Bathroom easily develops mildew / fungus spots

sunhux used Ask the Experts™
My bathroom tends to develop dark patches/spots of mildews/fungus
on the edges, toothbrushes, towels (that are hang in the bathroom),
shampoo caps,  practically anywhere in the bathroom.

I've thought of mopping the room dry but it's frequently used so this
is not practical.

These dark patches can't be scrubbed off & will need fungus gels to
be applied (& after a few hours, they can be removed).  They can
form in a matter of a day or two on towels.

Would a ventilator help?

Is there any chemical or how can I identify the source of the issue?
My old house's bathroom didn't have this issue.

What  else can I do to minimize these fungal formations?
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JohnBusiness Consultant (Owner)
Most Valuable Expert 2012
Expert of the Year 2018
1. Get an anti fungal solution (Hardware Store) and clean thoroughly and wipe with the anti fungal solution. Buy new toothbrushes and personal stuff like that.

2. Clean the walls and floor and tub/toilet and wipe with anti fungal solution

3. Put in a small de-humidifier in the room to keep it dry.
Stacy RichardDirector of Member Experience  
Bleach works to kill the fungus.   Make sure you wear a mask so that you are not inhaling when you clean.

Make sure you have a ventilation  fan and leave it on 30 minutes after you shower

Use a mildew-resistant shower curtain and wash or replace frequently.  

Do not keep the shampoos shower gels or loofahs in the shower as they can provide places for the mold to grow.


After the warm shower in the old house, the 'steam' just escapes through the windows
while in this new place, the windows is always closed.  Yes, bleach works, just don't want
to get to the skin accidentally or the skin will 'crumple & ..."
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JohnBusiness Consultant (Owner)
Most Valuable Expert 2012
Expert of the Year 2018

You need to ventilate your house.  We keep a window open a crack in our bathroom to improve ventilation.
Stacy RichardDirector of Member Experience  
Agree with John ventilation is a must.   Also, you want to always wear gloves this will protect your skin.

Also can use a daily shower spray like Method this will reduce mildew
The mildew and mould form because of the persistent moisture in the bathroom. Remove the moisture and you'll remove the problem.

is there any reason why the bathroom window is always closed? Does it have a summer setting, which allows it to be locked in a slightly open position? If there are reasons for keeping the window permanently closed (easy access by petty criminals, strong smells from adjacent properties, etc.) then fitting a substantial extractor that runs for at least fifteen minutes after the bathroom is vacated will go some way towards alleviating the problem and will also reduce expenditure on chemicals and treatments for dealing with the mildew that does appear.


> is there any reason why the bathroom window is always closed?
The air that comes in from that window is very dusty: guess will
need a ventilator that pushes air out (ie air doesn't come in but
goes out.  This is the bathroom that's inside the master  bedroom.
I keep the its door closed almost all the time as don't want to warm
& humid air to get into the master bedroom (& caused moulds to
form in the bedroom as well).

Come to think of it, the common bathroom doesn't have this
issue as it's door is open most of the time when not in use as
it leads to the big living room with plenty of air movement
(the only window of the common bathroom is always open
 too as the air that comes from the outside is on the same
 side as the master bathroom & the air is dusty too)


(the only window of the common bathroom is always open
  should read
(the only window of the common bathroom is always closed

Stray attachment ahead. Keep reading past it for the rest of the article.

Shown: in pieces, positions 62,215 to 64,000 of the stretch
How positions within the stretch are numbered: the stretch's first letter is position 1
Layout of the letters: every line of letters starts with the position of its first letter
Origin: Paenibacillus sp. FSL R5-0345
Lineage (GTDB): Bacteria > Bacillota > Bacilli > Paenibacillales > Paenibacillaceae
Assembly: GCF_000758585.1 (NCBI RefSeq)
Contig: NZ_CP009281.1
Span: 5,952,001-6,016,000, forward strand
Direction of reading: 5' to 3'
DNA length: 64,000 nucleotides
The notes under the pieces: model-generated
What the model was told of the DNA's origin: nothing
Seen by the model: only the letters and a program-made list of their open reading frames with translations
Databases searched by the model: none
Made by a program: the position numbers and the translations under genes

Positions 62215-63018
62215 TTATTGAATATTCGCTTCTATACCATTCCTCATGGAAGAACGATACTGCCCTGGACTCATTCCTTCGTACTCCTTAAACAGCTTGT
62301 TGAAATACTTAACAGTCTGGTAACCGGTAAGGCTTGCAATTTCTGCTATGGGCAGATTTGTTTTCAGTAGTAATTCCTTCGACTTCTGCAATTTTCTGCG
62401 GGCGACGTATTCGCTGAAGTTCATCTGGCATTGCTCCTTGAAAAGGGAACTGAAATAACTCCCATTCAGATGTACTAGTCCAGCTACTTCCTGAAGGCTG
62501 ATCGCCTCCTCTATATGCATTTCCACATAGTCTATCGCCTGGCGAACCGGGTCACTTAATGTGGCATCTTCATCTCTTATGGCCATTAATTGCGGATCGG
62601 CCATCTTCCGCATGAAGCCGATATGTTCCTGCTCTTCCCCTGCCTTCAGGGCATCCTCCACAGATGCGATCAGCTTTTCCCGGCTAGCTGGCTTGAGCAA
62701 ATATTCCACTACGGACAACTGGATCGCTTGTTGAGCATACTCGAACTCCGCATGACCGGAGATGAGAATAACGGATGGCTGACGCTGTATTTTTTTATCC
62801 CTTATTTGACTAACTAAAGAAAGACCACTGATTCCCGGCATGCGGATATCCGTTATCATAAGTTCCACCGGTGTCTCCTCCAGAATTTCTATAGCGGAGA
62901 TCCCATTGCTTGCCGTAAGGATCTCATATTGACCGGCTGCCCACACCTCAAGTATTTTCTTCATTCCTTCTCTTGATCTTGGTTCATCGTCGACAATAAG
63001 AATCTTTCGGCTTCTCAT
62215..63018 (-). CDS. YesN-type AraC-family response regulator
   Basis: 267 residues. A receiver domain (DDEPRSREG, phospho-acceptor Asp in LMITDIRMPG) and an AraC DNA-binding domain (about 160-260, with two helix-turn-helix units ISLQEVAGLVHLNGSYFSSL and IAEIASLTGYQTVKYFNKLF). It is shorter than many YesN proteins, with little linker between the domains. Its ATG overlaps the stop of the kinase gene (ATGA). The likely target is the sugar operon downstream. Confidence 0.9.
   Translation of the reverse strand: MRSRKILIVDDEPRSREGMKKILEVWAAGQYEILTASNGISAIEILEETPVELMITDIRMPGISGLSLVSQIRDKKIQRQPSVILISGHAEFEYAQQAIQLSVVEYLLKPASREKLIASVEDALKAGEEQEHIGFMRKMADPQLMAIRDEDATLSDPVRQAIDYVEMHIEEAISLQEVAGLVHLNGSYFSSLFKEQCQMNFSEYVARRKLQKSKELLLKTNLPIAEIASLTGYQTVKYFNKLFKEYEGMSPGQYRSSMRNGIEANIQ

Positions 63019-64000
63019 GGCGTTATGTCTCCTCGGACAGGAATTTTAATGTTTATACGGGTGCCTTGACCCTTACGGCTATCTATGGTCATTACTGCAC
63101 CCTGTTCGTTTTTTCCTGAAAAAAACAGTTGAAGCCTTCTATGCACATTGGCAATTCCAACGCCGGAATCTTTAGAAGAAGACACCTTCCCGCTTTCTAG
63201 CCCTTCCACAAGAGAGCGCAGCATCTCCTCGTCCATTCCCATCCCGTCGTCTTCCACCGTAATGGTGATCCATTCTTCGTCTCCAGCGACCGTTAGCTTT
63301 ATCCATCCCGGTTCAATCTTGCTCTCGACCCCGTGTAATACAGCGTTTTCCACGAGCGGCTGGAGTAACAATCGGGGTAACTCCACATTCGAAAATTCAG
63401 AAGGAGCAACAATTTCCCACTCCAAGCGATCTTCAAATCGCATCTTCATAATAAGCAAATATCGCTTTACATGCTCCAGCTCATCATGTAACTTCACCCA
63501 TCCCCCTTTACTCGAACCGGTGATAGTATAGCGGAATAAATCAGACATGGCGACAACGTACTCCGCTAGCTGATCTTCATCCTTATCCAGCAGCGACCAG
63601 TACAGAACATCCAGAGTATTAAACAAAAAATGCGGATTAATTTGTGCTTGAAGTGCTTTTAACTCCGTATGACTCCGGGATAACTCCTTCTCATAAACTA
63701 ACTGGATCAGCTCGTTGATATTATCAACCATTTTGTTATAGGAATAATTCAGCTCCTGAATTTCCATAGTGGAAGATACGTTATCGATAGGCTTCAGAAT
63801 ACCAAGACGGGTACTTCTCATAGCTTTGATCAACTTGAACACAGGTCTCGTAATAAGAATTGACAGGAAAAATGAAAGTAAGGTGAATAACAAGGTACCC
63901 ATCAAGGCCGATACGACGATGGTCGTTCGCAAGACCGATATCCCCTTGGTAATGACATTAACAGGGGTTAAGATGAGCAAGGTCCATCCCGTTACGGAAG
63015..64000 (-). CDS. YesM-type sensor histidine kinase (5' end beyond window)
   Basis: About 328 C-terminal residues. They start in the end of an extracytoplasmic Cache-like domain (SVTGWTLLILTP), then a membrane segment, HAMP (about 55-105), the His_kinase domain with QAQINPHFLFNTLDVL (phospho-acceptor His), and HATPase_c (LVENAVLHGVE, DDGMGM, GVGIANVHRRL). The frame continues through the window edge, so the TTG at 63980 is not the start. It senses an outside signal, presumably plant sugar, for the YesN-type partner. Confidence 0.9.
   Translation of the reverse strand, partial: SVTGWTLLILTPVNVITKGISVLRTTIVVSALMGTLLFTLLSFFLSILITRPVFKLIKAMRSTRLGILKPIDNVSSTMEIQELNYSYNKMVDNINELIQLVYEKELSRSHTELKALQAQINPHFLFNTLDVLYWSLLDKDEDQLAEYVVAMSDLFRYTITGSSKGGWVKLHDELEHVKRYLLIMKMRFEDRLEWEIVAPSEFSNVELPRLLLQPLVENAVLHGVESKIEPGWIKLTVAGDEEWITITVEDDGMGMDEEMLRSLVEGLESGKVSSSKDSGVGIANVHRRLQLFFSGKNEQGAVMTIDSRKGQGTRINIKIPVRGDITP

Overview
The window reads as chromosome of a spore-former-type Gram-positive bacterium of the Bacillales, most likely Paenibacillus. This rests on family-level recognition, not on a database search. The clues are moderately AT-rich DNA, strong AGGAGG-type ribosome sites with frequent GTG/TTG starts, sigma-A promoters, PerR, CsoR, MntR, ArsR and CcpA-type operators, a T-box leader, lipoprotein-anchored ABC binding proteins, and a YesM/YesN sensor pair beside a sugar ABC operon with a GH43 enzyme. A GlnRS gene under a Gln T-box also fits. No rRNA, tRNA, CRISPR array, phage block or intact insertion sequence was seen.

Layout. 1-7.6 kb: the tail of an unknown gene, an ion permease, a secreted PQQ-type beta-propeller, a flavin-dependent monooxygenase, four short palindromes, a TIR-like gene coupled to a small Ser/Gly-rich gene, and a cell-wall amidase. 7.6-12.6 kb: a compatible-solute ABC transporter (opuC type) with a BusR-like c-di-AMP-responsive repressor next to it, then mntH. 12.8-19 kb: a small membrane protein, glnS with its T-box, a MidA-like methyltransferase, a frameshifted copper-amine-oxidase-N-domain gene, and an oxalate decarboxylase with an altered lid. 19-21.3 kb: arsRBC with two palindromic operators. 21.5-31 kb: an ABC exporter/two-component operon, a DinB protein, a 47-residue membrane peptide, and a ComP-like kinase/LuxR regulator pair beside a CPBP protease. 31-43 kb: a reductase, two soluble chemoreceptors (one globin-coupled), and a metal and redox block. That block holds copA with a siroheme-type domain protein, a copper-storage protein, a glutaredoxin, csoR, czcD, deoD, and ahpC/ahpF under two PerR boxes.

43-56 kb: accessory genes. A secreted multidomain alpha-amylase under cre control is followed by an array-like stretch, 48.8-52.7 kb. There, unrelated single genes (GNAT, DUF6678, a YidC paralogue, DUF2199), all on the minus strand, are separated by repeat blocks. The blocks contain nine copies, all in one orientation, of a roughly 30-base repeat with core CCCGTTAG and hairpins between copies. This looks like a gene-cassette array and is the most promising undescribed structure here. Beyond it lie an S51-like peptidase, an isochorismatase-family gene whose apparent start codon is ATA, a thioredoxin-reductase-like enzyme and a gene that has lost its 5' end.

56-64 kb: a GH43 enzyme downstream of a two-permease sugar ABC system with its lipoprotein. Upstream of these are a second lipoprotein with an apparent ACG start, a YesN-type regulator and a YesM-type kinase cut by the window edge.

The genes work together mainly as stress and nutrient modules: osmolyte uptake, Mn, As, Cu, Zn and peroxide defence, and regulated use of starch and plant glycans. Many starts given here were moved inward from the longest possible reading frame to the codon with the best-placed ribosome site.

An extractor fan is designed to push air from the inside of a room to somewhere outside that room; in your case that somewhere is literally outside! Such fans are also commonly described as ventilator fans, so the terms can be interchangeable.

Have you considered installing an allergen screen on the window in question? These are intended for people who suffer from breathing problems and so are specifically designed to filter out dust particles, pollen, and other irritants while allowing air flow and air movement. Here's a link to a UK website offering this type of product:

As Singapore is very densely populated and urbanised I don't doubt that similar products are available there, but the link just illustrates a possible alternative solution to the problem.
I agree with what Perarduaadastra has been saying.  You need to install an extractor fan.  In the UK an extractor fan is compulsory in all bathrooms in new houses and if you are adding a bathroom or en-suite (in the bedroom) shower enclosure or room to any house the building regulations require you to have an extractor fan.

Extractor fans come in different types and formats.  Some are wall mounted and require a hole to be bored through the wall for the vent duct. There are also ceiling mounted fans where you need to cut a hole up into the ceiling and then have a duct that goes to the outside of the house somewhere.  This could be up through the roof or through a hole in the wall or out through the eaves (for example a hole in the soffit board).  A ceiling fan can be a surface mounted unit or the actual electric motor can be hidden up inside the ceiling void and all you see is the flush mounted grillecovering the hole in the ceiling.

Where the duct emerges to the outside of the house you will usually have a square plate with flaps that stay in the closed position by gravity and open as air is being blown through - a non-return "shutter".  Extractor fans that use ducting can have this non-return shutter installed in-line as part of the duct.  Wall mounted extractor fans usually use an electrically controlled non-return shutter that opens when the fan is turned on.

There are various things that you need to know about when installing an extractor fan.  Firstly you have axial and centrifugal.  An axial fan just sucks air straight through the fan (impeller) and is the type usually found for small domestic bathrooms where the vent goes straight through the wall.  They usually use 4 inch ducts or occasionally 6 inch ones for the more powerful versions.  A centrifugal fan pulls the air in and deflects it sideways into a chamber leading to the duct.  This allows it to build up more pressure than an axial fan to force air through a longer ducting pipe in cases where it is not possible to bore a hole right through the wall where the fan unit is mounted on the inside wall.  If the duct has to be quite long you usually need a centrifugal fan or a more powerful axial or centrifugal fan that is mounted inside the ceiling void.  Domestic centrifugal extractor fans are usually more expensive than axial ones.